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'She'll be right?': risks in playing down cyber threats

10:16am May 12 2017

The average time it takes to detect a data breach is 210 days, according to an Aon Risk Solutions cyber risk specialist. (Getty Images)

When it comes to business cyber risk, laid-back Aussies aren't equipped with the most defensive mindset, says Fergus Brooks, national practice leader of cyber risk at Aon Risk Solutions.

“Australians think ‘We’ll be alright, we haven’t been hacked and it won’t happen any time soon’,” says Brooks, who spent 20 years in the IT sector before moving to the global insurance-broking firm.

The irony is, however, that many who believe she'll be right could already be compromised, as the average time it takes to detect a data breach is 210 days.

Another trap Aussie professional services fall into is thinking they’re too small a target for cyber criminals to bother.

Yet research shows businesses with 10,000 records have approximately a 26 per cent chance of experiencing a data breach over two years, while companies with over 100,000 records have a probability of less than one per cent.

“Large companies tend to have intrusion detection systems. Criminals don’t tend to go after someone who's actually watching. That makes SMEs an easier target,” Brooks says.

“Plus, criminals don't discriminate – they don't care if you’re a psychiatrist with just 50 people's health records. If they can sell them on the dark market for $200 a pop, it's worth it.”

Australia's increasing reliance on networks, cloud technology and computing systems is only further exposing organisations to cyber-crime.

“We've really seen organised crime take the bull by the horns in terms of monetising their crime,” Brooks explains.

The big scores are credit card details and health records, he notes, but any business connected to the internet is a target. For example, hackers can seize control of your system and records, only releasing them if you cough up a $10,000 ransom within 72 hours. Or not: It’s new-age Russian Roulette.

Another trend shaking up the IT security world is the Internet of Things (IoT), an interconnected system incorporating everything from a smart watch, to an industrial control system for a power plant, to a driverless car.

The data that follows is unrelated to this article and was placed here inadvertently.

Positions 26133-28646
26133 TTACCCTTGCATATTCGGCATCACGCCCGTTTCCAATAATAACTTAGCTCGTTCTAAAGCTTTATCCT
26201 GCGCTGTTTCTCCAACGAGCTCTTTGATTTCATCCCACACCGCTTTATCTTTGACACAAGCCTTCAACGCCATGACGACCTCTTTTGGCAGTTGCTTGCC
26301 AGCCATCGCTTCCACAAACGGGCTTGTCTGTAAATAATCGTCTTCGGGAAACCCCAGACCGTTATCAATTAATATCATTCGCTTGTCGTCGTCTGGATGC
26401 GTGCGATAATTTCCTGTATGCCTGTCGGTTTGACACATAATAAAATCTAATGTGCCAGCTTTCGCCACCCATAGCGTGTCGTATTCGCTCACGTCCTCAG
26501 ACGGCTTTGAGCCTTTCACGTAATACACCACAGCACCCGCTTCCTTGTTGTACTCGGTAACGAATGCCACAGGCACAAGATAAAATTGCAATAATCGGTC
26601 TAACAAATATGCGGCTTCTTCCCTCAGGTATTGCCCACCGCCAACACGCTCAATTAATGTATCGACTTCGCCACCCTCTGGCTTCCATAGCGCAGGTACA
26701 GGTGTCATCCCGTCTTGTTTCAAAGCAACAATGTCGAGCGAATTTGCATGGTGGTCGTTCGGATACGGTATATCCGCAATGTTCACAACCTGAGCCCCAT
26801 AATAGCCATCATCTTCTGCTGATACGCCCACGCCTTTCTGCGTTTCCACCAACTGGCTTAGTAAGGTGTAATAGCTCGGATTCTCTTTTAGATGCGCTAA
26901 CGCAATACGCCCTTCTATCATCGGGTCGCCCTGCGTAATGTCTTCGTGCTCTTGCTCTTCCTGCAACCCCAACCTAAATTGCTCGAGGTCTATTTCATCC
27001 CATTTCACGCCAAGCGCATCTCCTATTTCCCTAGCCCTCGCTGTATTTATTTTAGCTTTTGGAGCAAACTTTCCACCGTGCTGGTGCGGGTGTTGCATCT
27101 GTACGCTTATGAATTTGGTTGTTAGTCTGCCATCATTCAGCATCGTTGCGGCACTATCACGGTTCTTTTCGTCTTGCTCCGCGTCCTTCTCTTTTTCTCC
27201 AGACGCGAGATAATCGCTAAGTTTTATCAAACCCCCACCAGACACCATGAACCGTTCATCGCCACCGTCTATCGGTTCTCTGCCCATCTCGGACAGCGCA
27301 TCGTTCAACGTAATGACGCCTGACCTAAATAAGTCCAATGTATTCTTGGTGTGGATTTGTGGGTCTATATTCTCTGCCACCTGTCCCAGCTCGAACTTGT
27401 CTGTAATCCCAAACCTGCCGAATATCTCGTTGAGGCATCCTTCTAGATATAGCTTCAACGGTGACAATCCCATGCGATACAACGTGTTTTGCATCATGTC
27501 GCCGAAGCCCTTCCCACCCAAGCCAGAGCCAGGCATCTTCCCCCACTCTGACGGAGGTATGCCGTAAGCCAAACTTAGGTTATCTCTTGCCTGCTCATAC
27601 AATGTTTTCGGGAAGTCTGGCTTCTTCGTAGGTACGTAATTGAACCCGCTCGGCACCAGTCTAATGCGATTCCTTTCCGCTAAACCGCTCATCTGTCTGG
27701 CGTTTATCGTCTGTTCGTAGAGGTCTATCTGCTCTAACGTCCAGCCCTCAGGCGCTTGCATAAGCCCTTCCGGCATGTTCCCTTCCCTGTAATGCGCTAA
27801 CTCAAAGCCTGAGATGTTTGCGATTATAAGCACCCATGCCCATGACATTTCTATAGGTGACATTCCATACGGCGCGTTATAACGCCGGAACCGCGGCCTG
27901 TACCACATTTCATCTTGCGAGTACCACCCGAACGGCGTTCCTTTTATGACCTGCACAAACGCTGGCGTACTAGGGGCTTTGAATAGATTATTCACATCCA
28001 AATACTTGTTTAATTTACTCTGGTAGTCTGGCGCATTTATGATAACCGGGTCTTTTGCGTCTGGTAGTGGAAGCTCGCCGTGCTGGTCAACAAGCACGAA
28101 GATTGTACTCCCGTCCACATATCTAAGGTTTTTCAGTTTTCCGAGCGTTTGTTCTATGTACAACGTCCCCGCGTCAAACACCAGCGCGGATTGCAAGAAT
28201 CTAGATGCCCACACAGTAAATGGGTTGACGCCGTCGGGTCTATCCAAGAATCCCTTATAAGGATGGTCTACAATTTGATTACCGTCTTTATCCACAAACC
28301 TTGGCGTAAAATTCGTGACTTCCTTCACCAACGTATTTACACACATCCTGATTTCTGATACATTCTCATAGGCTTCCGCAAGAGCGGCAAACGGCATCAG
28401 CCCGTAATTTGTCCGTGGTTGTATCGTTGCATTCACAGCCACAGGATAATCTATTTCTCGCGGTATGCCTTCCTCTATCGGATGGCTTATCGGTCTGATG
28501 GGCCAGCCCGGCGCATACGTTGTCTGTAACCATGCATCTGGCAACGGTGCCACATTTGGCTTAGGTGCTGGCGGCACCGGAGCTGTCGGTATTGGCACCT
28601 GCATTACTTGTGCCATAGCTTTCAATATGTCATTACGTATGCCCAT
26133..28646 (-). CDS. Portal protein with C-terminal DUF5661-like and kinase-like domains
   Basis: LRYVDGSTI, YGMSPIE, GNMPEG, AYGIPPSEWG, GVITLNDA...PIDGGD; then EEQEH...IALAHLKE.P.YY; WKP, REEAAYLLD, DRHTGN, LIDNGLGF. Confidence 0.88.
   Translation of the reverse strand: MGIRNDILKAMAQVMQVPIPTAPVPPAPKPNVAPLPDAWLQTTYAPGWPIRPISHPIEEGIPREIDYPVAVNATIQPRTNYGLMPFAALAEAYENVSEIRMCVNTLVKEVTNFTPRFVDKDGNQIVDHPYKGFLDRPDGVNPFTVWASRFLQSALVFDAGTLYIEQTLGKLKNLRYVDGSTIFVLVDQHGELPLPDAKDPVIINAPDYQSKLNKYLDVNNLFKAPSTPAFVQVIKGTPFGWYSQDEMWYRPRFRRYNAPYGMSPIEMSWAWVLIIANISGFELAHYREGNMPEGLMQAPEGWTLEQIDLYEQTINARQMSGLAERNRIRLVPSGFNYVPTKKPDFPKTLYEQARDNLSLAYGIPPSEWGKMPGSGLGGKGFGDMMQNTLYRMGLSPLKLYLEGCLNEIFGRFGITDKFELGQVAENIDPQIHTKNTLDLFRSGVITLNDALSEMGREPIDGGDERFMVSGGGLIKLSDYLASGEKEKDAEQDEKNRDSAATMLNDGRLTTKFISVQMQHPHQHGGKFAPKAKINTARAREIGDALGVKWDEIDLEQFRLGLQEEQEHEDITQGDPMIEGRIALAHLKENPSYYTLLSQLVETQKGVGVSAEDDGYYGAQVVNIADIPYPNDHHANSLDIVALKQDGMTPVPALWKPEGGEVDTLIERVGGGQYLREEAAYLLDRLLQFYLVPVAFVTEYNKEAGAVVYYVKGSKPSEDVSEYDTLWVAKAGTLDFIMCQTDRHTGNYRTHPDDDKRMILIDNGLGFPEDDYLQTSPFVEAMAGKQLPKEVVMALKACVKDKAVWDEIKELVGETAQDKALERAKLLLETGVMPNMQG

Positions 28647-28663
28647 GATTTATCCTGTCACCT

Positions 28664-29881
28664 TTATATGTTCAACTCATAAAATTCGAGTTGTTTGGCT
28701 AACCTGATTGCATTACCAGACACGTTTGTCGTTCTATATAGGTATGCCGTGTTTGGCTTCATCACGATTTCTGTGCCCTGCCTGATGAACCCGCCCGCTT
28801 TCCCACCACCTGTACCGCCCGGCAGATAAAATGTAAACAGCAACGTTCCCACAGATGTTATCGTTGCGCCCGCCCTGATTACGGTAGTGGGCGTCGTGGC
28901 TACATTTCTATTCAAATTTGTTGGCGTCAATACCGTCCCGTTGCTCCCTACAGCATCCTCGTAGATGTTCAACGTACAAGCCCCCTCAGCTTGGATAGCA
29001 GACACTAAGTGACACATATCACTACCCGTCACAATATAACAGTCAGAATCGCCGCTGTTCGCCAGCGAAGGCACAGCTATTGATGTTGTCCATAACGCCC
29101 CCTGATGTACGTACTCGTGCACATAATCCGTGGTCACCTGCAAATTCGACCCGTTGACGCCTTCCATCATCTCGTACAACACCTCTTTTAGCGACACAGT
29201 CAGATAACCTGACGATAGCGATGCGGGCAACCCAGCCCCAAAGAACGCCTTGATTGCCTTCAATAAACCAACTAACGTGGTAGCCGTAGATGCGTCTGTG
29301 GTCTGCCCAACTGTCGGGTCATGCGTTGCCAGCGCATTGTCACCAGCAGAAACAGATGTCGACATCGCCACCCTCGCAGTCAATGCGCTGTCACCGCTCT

“Devices have become so ubiquitous. We each have three or four internet-connected devices, and the only unhackable device is one that isn't connected to the internet,” Brooks notes.

Then there's the cloud. One misguided line Brooks often hears from SMEs is “our stuff is in the cloud, so we'll be ok”.

“I always tell them ‘no, you can't be completely secure. Because if you were, you’d be better than the FBI, Google and IBM – all of which have been hacked’,” he explains.

Social media, combined with heightened media attention to breaches, means your business reputation has never been more exposed. In fact, businesses that lose confidential information to hackers suffer about an 18 per cent decline in brand value.

“If you’re a trusted adviser, as professional service firms are to their customers, there’s going to be an element of breach of trust,” says Brooks.

Then there are also potential costs for business interruption, customer notification, lawyers, public relations experts, credit card monitoring services, fines and penalties from the privacy commissioner, and soon a mandatory breach notification.

While Aon’s 2015 Global Cyber Impact Report shows that 59 per cent of large corporates that suffer a cyber attack lose between $1 million and $100m in business interruption expenses alone, the consequences for your average Australian SME aren’t particularly palatable either.

For example, Brooks says the notorious ransomware trojan CryptoLocker, which is propagated via infected email attachments, usually costs an Australian SME about $20,000 - not an amount to be sneezed at when it could be covered with an insurance premium of about $1000.

Whether you’re in the ASX 500, or a plain old mum and dad operation selling knitwear patterns online, it's important to have a cyber incident response plan ready to go - even if you don’t take out cyber insurance coverage.

“It only has to be a one-page document that you and your staff can refer to if you find out you've lost valuable customer information, or have an extortion attempt,” Brooks says.

The beauty of a good cyber crime insurance policy, adds Brooks, is it includes an incident response team that moves in quickly to contain the damage.

“There's a number to call and all of a sudden you've got people there to help you - lawyers, credit monitoring services, etc - so you're not running around making mistakes,” he says.

The other crucial element of a cyber insurance policy is third party coverage.

“That includes fines, penalties, notification costs, as well as the cost of business interruption,” says Brooks.

“Those are the two key components of a good cyber policy. Traditionally we would have said get a decent firewall and put in anti-virus. But everyone knows that now.”

Regardless of whether it's feasible for your business to take out cyber insurance, Brooks says it's important to at least consider the financial implications a breach would have on your business, as well as ways to deter attacks and minimise damage.

“I'm completely biased, but I've seen some pretty crippling incidents. I've also seen some pretty bad IT infrastructure that's just dying to be compromised,” he says.

“Something will happen at some stage, it's just a matter of how severe and how well you handle it.”

The articles represent the views of the authors and not necessarily that of the Bank. You should seek independent professional advice before acting on any matters set out in the articles.

This article was originally published on Westpac's Business Focus on February 9.

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